Lack found that there is such a large amount of particle emissions.
He learned that bunker fuel burns inefficiently. The more inefficiently a fuel burns, the more black carbon particles are emitted. Only forest fires produce more black carbon than bunker fuel. Bunker fuel can have a sulfur content of up to 45,000 parts per million (ppm), Low-sulfur diesel for cars is supposed eto contain 10 ppm.
Modeling studies led by James Corbett, a marine policy professor at the University of Delaware’s College of Earth, Ocean, and Environment, produced a startling data in 2007: shipping emission of particulate matter accounted for approximately 60,000 cardiopulmonary and lung cancer deaths annually. 70 per cent of the pollution occurs within 250 miles of land, near coastlines linked to busy shipping lanes in Europe, East Asia, and South Asia. In Los Angeles, half of all smog from sulfur dioxide comes in from ships.
The 1997 Kyoto Protocol did not even consider ships, as they focused on aviation and cars. The IMO did not anounce a timetable of meetings to deal with greenhouse gases in shipping until 2006, and the first meeting took place only in 2008.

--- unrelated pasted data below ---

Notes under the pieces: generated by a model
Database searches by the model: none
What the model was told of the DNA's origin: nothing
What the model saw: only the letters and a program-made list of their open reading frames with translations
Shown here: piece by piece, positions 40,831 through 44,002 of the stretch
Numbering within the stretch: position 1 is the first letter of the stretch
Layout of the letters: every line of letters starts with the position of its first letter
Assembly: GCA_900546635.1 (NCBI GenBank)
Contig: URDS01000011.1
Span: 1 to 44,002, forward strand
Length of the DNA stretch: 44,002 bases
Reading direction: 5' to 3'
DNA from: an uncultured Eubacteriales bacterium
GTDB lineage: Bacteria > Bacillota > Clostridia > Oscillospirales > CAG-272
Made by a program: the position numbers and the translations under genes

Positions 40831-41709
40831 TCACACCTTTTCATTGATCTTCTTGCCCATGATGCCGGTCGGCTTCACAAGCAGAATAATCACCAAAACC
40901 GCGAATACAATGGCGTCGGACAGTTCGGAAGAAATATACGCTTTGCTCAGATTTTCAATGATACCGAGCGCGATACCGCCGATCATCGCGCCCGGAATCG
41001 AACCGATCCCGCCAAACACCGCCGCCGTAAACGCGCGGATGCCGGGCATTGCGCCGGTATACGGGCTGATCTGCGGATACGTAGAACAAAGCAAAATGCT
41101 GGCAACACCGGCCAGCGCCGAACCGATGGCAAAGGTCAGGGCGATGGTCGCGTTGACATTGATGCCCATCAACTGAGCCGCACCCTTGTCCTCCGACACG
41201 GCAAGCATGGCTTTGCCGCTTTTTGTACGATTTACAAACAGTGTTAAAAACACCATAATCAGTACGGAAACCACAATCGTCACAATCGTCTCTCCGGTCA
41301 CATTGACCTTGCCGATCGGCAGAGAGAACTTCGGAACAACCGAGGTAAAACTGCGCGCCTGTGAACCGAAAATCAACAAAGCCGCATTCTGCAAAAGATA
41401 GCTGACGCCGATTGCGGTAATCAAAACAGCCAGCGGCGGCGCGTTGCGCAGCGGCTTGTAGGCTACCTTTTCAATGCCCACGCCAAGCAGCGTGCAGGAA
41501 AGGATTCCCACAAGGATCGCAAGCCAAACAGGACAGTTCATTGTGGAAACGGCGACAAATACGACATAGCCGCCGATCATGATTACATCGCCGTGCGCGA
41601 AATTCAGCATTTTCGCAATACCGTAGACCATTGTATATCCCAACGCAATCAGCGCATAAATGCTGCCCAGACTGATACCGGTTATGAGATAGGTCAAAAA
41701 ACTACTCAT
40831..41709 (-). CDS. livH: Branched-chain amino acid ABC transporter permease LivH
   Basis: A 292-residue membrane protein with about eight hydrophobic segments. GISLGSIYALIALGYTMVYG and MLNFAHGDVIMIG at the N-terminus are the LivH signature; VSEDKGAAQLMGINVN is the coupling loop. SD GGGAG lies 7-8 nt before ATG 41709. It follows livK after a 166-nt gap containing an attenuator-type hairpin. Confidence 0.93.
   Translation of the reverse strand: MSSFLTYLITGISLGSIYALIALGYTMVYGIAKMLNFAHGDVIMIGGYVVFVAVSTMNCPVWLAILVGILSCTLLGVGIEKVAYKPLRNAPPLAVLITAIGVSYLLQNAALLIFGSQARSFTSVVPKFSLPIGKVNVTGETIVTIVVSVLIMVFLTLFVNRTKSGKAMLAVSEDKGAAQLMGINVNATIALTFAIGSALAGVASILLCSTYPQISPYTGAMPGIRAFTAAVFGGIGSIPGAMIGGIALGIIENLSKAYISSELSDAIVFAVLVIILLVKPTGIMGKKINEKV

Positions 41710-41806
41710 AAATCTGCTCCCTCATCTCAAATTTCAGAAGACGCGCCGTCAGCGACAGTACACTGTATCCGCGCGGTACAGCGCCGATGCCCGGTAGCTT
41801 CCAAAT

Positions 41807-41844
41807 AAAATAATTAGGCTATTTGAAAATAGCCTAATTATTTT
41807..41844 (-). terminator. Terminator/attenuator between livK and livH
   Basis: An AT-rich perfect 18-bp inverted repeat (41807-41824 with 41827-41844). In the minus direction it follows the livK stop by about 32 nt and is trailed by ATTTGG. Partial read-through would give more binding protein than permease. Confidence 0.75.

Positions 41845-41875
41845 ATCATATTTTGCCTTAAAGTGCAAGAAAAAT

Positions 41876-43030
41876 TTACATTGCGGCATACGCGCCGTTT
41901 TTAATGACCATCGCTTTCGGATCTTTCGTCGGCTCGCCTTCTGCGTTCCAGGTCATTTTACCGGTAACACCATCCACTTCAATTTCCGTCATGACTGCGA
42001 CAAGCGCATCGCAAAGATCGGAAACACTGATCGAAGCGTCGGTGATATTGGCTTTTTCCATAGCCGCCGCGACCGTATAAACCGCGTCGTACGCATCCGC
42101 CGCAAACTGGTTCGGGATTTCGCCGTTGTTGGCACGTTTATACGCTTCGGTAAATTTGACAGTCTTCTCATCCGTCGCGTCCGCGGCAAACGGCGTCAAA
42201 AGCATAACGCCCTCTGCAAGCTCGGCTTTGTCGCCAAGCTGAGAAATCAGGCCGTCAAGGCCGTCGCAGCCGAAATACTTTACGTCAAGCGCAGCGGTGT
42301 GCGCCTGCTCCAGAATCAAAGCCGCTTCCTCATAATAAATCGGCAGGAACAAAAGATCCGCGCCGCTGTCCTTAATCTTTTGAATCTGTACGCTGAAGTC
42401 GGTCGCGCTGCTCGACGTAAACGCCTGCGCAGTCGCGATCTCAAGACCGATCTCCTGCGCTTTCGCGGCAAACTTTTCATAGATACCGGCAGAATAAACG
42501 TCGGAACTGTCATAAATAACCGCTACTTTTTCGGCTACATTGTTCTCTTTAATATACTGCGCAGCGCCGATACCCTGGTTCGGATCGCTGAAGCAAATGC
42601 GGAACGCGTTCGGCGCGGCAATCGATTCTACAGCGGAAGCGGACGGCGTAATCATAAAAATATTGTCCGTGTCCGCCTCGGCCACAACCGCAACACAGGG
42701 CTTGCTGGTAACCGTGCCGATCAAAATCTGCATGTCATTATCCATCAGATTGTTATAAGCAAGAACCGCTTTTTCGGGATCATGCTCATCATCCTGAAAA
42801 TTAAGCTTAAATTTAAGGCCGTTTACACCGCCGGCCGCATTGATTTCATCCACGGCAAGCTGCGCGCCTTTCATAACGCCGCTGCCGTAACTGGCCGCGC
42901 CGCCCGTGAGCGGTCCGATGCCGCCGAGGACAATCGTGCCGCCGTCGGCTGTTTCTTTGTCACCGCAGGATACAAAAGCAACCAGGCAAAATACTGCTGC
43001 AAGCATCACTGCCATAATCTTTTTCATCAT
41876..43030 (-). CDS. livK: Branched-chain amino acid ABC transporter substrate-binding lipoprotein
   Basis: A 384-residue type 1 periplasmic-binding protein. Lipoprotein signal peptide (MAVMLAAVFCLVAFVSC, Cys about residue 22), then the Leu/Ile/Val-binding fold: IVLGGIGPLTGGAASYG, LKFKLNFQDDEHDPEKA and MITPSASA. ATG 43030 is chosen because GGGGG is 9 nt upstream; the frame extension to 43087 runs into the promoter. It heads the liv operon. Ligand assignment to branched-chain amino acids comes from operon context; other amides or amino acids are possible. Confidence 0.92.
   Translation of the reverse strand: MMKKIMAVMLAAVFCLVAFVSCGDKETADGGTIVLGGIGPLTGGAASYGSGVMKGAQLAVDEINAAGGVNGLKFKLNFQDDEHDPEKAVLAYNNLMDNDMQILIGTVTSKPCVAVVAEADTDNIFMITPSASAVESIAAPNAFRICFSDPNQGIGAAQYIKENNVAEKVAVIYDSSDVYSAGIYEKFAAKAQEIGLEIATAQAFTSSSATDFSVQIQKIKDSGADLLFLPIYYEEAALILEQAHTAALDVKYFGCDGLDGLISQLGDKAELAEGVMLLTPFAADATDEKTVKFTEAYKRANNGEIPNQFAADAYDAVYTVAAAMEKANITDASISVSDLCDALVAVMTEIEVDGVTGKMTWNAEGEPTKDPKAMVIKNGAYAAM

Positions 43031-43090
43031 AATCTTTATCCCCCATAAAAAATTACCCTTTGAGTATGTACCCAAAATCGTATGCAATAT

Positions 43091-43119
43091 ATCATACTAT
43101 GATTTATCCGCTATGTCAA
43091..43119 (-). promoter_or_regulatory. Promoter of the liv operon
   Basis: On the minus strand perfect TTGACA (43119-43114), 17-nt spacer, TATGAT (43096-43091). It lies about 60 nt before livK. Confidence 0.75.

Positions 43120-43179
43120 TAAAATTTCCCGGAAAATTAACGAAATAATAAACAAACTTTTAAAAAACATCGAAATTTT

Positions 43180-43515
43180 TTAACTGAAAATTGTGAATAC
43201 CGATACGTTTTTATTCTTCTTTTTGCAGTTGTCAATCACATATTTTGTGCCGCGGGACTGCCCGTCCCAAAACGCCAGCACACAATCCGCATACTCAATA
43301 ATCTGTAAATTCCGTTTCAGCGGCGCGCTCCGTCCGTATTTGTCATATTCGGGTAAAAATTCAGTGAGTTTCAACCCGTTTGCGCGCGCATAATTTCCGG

It now becomes more commonplace that shipping conferences have some sustainability-themed components, such as clean ships, green ships, wind power for sailing ships, or “cold ironing”, meaning that ships do not keep their engines running while they are in port, but are powered by shoreside electricity.
Maerks Kalmar set sail in 2010 powered by two containers full of Soladiesel made from microscopic algae.
Richard Branson’s initiative The Carbon War Room explained that fuel-efficient ships can save the industry USD70 billion a year and cut emissionby 30 per cent. Every ton of fuel can cut carbon dioxide emissions by 3 tons. Going on 15 knots instead of 20 can save millions.
Read also: Richard Branson venture into ecopreneurship and sociopreneurship